Madhya Pradesh: Wheat prices fall below MSP on the back of bumper crop, FCI open market offloading

By Harish Damodaran

A good crop, combined with the Centre’s decision to offload up to 45 lakh tonnes (lt) of grain from the Food Corporation of India’s stocks in the open market, has led to Madhya Pradesh (MP) farmers selling wheat below the official minimum support price (MSP) of Rs 2,125 per quintal.

“Normal-quality wheat is selling at Rs 1,800-2,000/quintal across mandis in Malwa, Bhopal and Narmadapuram regions (of western MP). And the government hasn’t even begun procuring wheat at MSP,” said Mahesh Trivedi, an Indore-based retired divisional manager of the MP State Cooperative Marketing Federation.

Tridevi, who is associated with the Rashtriya Swayamsevak Sangh-affiliated Bharatiya Kisan Sangh and Sahakar Bharati farmer and cooperatives organisations, warned that a delay in the start of MSP purchase operations could cost the ruling BJP dear in an election year. The state is scheduled to go for Assembly polls by November.

The MP government has announced commencement of wheat procurement from March 25, even as market arrivals of the crop – much of which is sown by the first week of November – have started early this month. Farmers in MP are required to register themselves before the marketing season for selling wheat to state agencies at MSP.

“Many farmers here did not register this time, thinking that private traders and flour millers would pay more than the MSP. Prices in mandis such as Indore, Ujjain, Badnagar, Dhar and Badnawar were at Rs 2,800-3,000 per quintal until January-end,” noted Bane Singh Chauhan, who cultivates wheat in 25 hectares at Lohari Bujurg village of Dhar district and tehsil.

The spoiler has been the Centre’s open market sale scheme. Under it, a total 45 lakh tonnes (lt) of wheat was allocated from FCI’s stocks for sales to millers and bulk consumers through e-auctions during February-March. So far, 33.77 lt out of the overall 45 lt allocation have been sold in six auctions at all-India weighted average prices ranging from Rs 2,474/quintal on February 1-2 to Rs 2,172 on February 23

“The dumping of wheat by the FCI has brought down prices. Now, farmers, who did not register for selling their crop to the government at MSP, will be at the mercy of traders. The situation would become worse if there is rain, causing damage to the grain. The traders will, then, cite high moisture and luster loss to further drag down prices,” added Chauhan.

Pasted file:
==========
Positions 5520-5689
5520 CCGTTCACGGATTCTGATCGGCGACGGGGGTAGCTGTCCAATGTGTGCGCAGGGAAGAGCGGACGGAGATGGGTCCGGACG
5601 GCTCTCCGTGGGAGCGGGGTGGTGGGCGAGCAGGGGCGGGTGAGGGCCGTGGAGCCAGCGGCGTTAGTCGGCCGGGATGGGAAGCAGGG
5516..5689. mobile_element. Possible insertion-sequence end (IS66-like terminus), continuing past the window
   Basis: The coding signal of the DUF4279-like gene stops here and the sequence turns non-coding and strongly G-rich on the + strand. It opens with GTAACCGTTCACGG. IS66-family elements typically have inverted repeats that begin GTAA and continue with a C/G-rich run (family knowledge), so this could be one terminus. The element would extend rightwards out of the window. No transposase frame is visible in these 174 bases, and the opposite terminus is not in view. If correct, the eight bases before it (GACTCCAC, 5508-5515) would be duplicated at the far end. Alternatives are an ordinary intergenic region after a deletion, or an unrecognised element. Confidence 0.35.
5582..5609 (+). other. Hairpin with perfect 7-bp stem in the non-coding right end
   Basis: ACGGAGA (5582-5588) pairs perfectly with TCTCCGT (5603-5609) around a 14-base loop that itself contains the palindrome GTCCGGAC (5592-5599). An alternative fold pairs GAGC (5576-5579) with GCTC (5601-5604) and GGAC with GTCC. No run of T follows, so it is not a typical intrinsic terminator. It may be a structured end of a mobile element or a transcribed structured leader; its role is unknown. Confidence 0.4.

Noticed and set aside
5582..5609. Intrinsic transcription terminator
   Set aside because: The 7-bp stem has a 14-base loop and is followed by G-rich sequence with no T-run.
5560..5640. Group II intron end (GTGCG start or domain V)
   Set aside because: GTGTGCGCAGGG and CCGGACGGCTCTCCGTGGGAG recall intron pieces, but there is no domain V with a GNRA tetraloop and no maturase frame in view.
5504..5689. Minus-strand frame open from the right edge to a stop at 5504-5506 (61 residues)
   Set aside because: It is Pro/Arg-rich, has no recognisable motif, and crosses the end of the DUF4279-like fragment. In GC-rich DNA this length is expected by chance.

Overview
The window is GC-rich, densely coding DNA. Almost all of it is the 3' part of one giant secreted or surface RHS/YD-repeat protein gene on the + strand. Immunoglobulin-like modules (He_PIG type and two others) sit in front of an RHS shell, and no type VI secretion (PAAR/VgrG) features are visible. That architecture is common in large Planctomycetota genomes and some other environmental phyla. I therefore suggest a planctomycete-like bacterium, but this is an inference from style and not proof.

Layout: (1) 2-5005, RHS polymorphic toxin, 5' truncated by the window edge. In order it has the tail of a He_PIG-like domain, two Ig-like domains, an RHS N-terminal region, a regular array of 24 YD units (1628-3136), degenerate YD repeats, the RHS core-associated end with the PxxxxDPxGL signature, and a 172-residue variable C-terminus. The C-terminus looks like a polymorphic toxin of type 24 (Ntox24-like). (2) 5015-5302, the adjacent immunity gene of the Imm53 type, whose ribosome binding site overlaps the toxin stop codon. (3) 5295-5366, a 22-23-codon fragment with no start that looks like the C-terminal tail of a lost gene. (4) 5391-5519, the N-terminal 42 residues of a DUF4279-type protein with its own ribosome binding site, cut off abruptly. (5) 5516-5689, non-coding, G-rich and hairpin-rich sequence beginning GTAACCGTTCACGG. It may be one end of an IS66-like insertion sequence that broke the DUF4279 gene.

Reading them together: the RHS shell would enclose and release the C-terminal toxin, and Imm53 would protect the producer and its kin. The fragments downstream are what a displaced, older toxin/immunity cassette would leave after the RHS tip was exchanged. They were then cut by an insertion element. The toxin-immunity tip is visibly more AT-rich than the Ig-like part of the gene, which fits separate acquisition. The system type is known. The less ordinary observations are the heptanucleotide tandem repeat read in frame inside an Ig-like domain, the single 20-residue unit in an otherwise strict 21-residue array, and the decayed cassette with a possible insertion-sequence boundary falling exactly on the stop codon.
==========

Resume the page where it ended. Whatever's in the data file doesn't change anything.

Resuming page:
The MP government’s department of food, civil supplies and consumer protection had initially allowed registrations up to February 28, which was subsequently extended to March 10. The department’s online ‘e-uparjan’ portal has since stopped accepting fresh registrations.

According to Trivedi, the number of farmers registered in the Indore division (covering Dhar, Jhabua, Alirajpur, Barwani, Khargone, Khandwa and Burhanpur districts) has fallen from 1,50,701 to 1,17,352 this year.

The total crop area in the division for the current season, based on the revenue department’s ‘girdawari’ report, was 12.36 lakh hectares (lh). As against this, the area sown by the farmers who had registered was only 2.86 lh. It means that the crop grown on the balance 9.5 lh will not be covered under MSP procurement. And this is for a single division of the state.

Trivedi demanded that the MP government do two things. The first is to reopen ‘panjiyan (registrations)’ to enable maximum number of farmers to avail of MSP and start procurement at the earliest. The second is to lift the present cap of procurement fixed at 40 quintals per hectare. “Many farmers harvest 60 quintals or more. Should they suffer for being more productive?” he asked.

MP is the second largest contributor of wheat, after Punjab, to the Central pool. In the 2020-21 crop year, it accounted for 128.16 lt out of the total 433.44 lt wheat that was procured by government agencies. Last year, procurement fell both from the state (46.03 lt) and all-India level (187.92 lt), courtesy to a poor crop as well as higher open market prices fueled by export demand.

This article has been republished from The Indian Express